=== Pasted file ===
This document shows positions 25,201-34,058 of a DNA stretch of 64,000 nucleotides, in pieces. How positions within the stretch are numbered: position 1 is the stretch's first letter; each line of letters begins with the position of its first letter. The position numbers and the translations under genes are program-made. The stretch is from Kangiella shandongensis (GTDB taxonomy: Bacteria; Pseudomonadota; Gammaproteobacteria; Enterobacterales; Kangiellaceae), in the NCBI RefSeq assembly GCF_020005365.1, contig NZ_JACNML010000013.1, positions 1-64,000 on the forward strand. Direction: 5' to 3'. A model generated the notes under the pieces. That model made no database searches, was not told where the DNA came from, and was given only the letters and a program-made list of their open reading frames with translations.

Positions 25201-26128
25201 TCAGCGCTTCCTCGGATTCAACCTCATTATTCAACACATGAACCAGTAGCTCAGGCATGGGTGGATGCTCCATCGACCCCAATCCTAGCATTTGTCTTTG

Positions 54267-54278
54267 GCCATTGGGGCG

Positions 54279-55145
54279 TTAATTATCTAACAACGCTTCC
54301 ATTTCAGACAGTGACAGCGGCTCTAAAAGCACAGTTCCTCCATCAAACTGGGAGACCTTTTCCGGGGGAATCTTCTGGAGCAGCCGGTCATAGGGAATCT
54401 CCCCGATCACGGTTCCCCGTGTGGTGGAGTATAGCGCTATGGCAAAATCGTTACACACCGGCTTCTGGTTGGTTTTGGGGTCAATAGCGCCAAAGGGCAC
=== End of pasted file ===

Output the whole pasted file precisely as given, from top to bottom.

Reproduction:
This document shows positions 25,201-34,058 of a DNA stretch of 64,000 nucleotides, in pieces. How positions within the stretch are numbered: position 1 is the stretch's first letter; each line of letters begins with the position of its first letter. The position numbers and the translations under genes are program-made. The stretch is from Kangiella shandongensis (GTDB taxonomy: Bacteria; Pseudomonadota; Gammaproteobacteria; Enterobacterales; Kangiellaceae), in the NCBI RefSeq assembly GCF_020005365.1, contig NZ_JACNML010000013.1, positions 1-64,000 on the forward strand. Direction: 5' to 3'. A model generated the notes under the pieces. That model made no database searches, was not told where the DNA came from, and was given only the letters and a program-made list of their open reading frames with translations.

Positions 25201-26128
25201 TCAGCGCTTCCTCGGATTCAACCTCATTATTCAACACATGAACCAGTAGCTCAGGCATGGGTGGATGCTCCATCGACCCCAATCCTAGCATTTGTCTTTG

Positions 54267-54278
54267 GCCATTGGGGCG

Positions 54279-55145
54279 TTAATTATCTAACAACGCTTCC
54301 ATTTCAGACAGTGACAGCGGCTCTAAAAGCACAGTTCCTCCATCAAACTGGGAGACCTTTTCCGGGGGAATCTTCTGGAGCAGCCGGTCATAGGGAATCT
54401 CCCCGATCACGGTTCCCCGTGTGGTGGAGTATAGCGCTATGGCAAAATCGTTACACACCGGCTTCTGGTTGGTTTTGGGGTCAATAGCGCCAAAGGGCAC